I gave a talk at a care home in Belfast recently, where I made the point that care home residents who prefer vegetarian food, for whatever reason, might like to have something special made for them – but there is also a strong possibility that they will prefer to fit in with the other residents. The art of vegetarian catering in that kind of situation can be to find ways to adapt meals, with minimal fuss or additional expense, so that vegetarians can feel part of the group. I made this point again when talking to chefs at the Cordon Vert School: if I go to an office Christmas party at a restaurant, I want what everybody else is having – a proper Christmas dinner. Just without the meat. I do not want a red pepper stuffed with goat’s cheese, a salad or a grey puddle of ‘mushroom stroganoff’ with rice!

Vegetarians come in all shapes and sizes and I can’t speak for everybody, but I like my Christmas ‘traditional’. Traditions are part of what makes a family, and for my family, that means stockings over the fireplace, tartan ribbons on door handles and a big fat Brazil nut roast en croûte on the table – with all the trimmings, please.

Christmas cheese and cranberry pâté in crispy baskets

This rich, smooth pâté is flecked with green sage and red cranberries. The colours, the richness and the special presentation in crispy golden cheese baskets make it ideal to offer to guests at this time of year. Served in small portions, it makes a good starter or could be a light evening meal with a glass of wine and some crusty bread. My local cheese shop recommended Berkswell as a vegetarian alternative to Parmesan and it worked beautifully.

1 tbs dried cranberries

a splash of white wine

100g onion, finely chopped

1 tbsp sunflower oil

20 sage leaves, chopped

1 clove garlic

250g ricotta cheese, drained

30g grated vegetarian Parmesan-style cheese, plus extra for baskets

2 free-range egg whites

butter for the baskets

12 sage leaves, kept whole

1. Leave the dried cranberries to plump up in the wine while you cook. Preheat the oven to 180°C/360°F/Gas Mark 4.

2. Fry the onion in a tablespoon of sunflower oil until translucent but not browned. Add the chopped sage and the garlic and continue to cook for another minute or two. Remove from the heat and set aside.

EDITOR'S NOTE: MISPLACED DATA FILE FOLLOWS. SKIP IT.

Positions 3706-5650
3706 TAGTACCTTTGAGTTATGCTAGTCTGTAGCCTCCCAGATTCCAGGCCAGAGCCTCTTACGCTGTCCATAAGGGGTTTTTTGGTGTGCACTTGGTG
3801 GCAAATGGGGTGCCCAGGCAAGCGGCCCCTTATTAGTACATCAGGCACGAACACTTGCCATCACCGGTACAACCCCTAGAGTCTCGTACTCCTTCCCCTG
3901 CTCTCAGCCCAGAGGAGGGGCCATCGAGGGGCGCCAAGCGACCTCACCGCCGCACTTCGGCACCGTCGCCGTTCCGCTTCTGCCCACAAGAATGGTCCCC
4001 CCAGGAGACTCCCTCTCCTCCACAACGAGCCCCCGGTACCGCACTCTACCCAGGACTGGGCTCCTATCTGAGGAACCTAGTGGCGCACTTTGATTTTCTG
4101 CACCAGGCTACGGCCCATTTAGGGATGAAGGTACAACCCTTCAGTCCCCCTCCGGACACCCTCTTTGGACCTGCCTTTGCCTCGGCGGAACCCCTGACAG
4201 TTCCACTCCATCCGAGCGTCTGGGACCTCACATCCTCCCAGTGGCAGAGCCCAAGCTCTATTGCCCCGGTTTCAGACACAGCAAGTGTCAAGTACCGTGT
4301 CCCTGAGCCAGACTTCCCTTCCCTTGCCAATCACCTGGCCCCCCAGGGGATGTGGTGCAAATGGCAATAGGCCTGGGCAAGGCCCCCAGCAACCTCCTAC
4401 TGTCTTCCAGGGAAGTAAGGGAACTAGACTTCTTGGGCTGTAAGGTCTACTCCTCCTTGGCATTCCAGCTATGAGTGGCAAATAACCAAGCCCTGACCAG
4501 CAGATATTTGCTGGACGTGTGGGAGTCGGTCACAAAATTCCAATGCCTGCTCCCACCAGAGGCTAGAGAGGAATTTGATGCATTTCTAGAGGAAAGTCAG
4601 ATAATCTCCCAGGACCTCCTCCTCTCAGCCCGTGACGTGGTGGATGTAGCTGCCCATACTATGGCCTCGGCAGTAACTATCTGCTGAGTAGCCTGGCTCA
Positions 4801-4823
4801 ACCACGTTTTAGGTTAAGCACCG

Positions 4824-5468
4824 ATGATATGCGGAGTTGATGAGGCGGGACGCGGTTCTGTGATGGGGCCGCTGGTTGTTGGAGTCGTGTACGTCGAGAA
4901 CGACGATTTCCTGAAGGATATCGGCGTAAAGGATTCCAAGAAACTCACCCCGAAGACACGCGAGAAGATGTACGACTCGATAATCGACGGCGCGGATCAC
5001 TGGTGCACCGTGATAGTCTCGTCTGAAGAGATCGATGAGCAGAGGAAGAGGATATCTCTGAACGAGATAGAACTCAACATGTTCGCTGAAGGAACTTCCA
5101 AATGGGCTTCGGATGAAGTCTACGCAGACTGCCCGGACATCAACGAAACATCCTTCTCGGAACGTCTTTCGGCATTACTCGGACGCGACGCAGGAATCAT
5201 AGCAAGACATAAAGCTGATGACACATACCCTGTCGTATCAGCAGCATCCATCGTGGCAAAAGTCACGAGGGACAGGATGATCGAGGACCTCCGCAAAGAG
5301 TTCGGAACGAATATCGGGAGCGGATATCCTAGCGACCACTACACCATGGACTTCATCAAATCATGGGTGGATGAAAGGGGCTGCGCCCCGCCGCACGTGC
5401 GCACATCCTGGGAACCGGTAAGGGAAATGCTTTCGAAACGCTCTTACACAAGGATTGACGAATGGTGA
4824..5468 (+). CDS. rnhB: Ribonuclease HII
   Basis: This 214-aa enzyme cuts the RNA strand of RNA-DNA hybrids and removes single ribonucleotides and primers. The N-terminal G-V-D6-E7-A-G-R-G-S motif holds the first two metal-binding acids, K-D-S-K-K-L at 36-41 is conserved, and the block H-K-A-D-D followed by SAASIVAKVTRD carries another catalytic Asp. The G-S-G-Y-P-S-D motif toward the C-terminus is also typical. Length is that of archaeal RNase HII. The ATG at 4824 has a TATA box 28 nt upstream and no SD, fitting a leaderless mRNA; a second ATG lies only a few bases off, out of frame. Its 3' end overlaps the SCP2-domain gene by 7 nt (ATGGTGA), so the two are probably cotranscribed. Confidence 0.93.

3. Beat together the drained ricotta, Parmesan-style cheese and egg whites until smooth. Drain the cranberries and stir these into the mixture along with the onion, garlic and sage.

4. Grease four or six ramekins well and arrange a few whole sage leaves in the bottom of each. Divide the cheese mixture between the ramekins. Place them on a deep baking tray and pour water into the tray to reach halfway up the sides of the ramekins. Bake on a middle shelf in the oven for 45 minutes. Take great care when removing the tray from the oven! Lift the ramekins out of the water to cool slightly and then turn them upside down to release the pâtés.

5. To create crispy cheese baskets, you will need two tablespoons of finely grated Parmesan-style cheese per serving. Wipe your frying pan with butter and sprinkle the cheese to form a circle approximately 5 inches in diameter. Heat the pan until the cheese melts and begins to bubble – you will see holes forming. Take the pan off the heat and wait until the bubbling stops. Carefully lift the melted cheese and place it on an upturned ramekin dish – the edges should drape down over the ramekin. Leave for a couple of minutes to cool and form a basket shape. Lift the crispy cheese basket off the ramekin and stand it on a plate while you make more. You should not need to grease the frying pan again. The crispy baskets can be made in advance and will sit happily for an hour or two.

6. To serve, place one portion of pâté (warm or at room temperature) in each crispy cheese basket. A teaspoon of zingy homemade cranberry sauce would be lovely with this!

Jane Hughes is editor of The Vegetarian magazine, for The Vegetarian Society.